Demand for other inland lakeshore property continues to increase and threatens lake habitat. Contamination from improperly constructed or maintained septic systems can pollute inland lakeshore areas. Like other shallow water habitats, inland lake habitats can be impacted by sedimentation and run-off from timber harvesting, urban development, and agricultural practices. Many inland lakes also include wetlands, which can also be lost or compromised by these factors
|Like many of Lake Superior's vast natural resources, the fishery was thought to be inexhaustible.|
Impacts on Fish Communities
Unregulated fishing is partly responsible for the demise of deepwater ciscoes, brook trout lake sturgeon, walleye, lake trout, and lake herring in Lake Superior from the late 1800s to the mid 1900s. Overfishing is currently not as much of a problem on Lake Superior and occurs only in isolated areas on a few fish species, such as lake trout in Whitefish Bay and eastern Ontario waters. Overfishing is currently being prevented through fishery management regulations developed separately or jointly by state, provincial, and tribal agencies.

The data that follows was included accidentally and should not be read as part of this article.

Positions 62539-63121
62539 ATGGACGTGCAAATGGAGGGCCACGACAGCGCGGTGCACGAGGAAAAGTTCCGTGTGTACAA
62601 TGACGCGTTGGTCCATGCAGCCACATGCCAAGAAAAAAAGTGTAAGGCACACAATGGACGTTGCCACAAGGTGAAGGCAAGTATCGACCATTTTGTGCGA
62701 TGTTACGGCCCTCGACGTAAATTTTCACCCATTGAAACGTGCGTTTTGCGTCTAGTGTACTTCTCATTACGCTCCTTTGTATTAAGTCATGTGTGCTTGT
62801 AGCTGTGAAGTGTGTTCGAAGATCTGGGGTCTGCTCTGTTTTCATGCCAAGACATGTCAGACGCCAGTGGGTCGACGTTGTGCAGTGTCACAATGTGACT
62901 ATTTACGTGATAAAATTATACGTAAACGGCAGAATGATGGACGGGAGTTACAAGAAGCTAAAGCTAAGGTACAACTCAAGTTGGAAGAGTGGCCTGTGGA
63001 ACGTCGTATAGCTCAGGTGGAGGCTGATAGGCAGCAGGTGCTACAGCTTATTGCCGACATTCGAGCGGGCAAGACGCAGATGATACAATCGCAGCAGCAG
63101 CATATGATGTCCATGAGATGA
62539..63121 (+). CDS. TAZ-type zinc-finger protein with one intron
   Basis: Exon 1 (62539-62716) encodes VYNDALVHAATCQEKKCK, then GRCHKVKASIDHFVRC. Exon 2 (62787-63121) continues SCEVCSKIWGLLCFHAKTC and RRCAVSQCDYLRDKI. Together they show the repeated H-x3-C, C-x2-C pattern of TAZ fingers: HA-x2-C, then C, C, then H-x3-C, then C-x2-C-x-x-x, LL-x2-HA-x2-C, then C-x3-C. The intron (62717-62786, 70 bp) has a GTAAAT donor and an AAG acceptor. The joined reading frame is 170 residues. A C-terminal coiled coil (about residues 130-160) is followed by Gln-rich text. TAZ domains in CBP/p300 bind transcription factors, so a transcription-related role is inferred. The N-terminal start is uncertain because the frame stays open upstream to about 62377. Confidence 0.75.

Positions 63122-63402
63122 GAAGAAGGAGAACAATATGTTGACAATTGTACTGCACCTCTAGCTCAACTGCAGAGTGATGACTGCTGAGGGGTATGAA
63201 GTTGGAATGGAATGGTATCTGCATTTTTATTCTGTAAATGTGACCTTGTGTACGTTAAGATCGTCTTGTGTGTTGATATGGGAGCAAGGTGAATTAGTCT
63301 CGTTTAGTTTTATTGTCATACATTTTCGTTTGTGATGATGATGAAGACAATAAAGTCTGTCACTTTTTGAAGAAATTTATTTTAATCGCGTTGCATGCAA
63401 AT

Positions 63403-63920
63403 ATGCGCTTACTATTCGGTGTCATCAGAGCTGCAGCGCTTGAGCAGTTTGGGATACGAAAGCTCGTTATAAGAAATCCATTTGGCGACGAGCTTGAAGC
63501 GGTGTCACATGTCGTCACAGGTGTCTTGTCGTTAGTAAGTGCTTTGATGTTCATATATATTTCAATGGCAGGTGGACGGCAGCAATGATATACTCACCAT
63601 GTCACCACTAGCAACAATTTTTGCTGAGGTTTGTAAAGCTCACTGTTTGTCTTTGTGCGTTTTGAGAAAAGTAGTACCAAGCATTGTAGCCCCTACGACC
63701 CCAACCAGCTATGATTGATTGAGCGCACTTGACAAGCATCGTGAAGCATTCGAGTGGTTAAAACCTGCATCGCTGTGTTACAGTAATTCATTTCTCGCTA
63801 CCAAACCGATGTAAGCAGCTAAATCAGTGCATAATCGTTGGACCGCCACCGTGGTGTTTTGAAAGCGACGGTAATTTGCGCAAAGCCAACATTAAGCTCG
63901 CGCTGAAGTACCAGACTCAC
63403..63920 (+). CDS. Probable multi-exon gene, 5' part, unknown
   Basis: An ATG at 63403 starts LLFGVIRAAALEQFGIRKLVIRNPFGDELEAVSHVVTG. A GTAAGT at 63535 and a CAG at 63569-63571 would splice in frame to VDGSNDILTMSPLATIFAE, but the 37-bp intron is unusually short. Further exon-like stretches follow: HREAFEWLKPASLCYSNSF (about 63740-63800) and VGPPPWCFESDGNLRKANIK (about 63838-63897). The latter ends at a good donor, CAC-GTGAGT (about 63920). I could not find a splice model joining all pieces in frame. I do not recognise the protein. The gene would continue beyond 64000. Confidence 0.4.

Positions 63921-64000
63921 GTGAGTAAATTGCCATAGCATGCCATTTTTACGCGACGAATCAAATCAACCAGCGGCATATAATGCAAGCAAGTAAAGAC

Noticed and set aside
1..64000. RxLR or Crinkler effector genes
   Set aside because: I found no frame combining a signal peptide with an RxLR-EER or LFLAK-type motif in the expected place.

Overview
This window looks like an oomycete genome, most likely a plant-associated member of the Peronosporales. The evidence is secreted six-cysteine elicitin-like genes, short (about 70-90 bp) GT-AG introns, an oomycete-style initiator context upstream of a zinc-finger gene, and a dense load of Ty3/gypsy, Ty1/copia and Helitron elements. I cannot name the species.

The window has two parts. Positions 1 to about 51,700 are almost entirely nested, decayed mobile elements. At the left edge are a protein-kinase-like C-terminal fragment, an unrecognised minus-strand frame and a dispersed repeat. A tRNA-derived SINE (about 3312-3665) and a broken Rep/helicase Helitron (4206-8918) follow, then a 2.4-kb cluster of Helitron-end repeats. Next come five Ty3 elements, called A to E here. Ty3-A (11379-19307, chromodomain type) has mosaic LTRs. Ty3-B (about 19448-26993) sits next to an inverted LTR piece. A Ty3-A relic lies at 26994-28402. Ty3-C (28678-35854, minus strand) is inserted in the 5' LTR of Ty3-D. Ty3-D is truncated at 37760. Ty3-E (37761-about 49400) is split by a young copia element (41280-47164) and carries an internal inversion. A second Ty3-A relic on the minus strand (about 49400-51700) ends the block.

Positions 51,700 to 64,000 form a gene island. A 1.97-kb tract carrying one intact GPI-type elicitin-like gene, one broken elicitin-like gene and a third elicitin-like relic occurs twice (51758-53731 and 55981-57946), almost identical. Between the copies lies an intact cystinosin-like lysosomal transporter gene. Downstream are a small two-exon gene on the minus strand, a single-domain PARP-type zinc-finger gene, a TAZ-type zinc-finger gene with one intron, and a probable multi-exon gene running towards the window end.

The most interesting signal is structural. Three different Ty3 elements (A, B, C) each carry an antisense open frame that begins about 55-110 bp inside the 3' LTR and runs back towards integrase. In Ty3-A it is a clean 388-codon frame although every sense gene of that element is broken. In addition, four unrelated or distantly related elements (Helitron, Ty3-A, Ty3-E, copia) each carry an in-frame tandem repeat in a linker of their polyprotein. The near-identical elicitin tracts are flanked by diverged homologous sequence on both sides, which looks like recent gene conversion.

|Lake Superior tributary rivers were dammed to create an efficient way to float white pine logs to mills for processing.|
Hydroelectric Development and Dams
The late-1800's to the mid-1900's was also about same time period that hydroelectric development and man-made barriers were placed in Lake Superior tributaries. Dams alter the flow of tributary rivers with impact on fish populations. A few lakes within the Basin are water storage reservoirs used for hydroelectric power. Lake level fluctuations caused by water drawdowns for hydropower generation can negatively affect fish habitat and populations.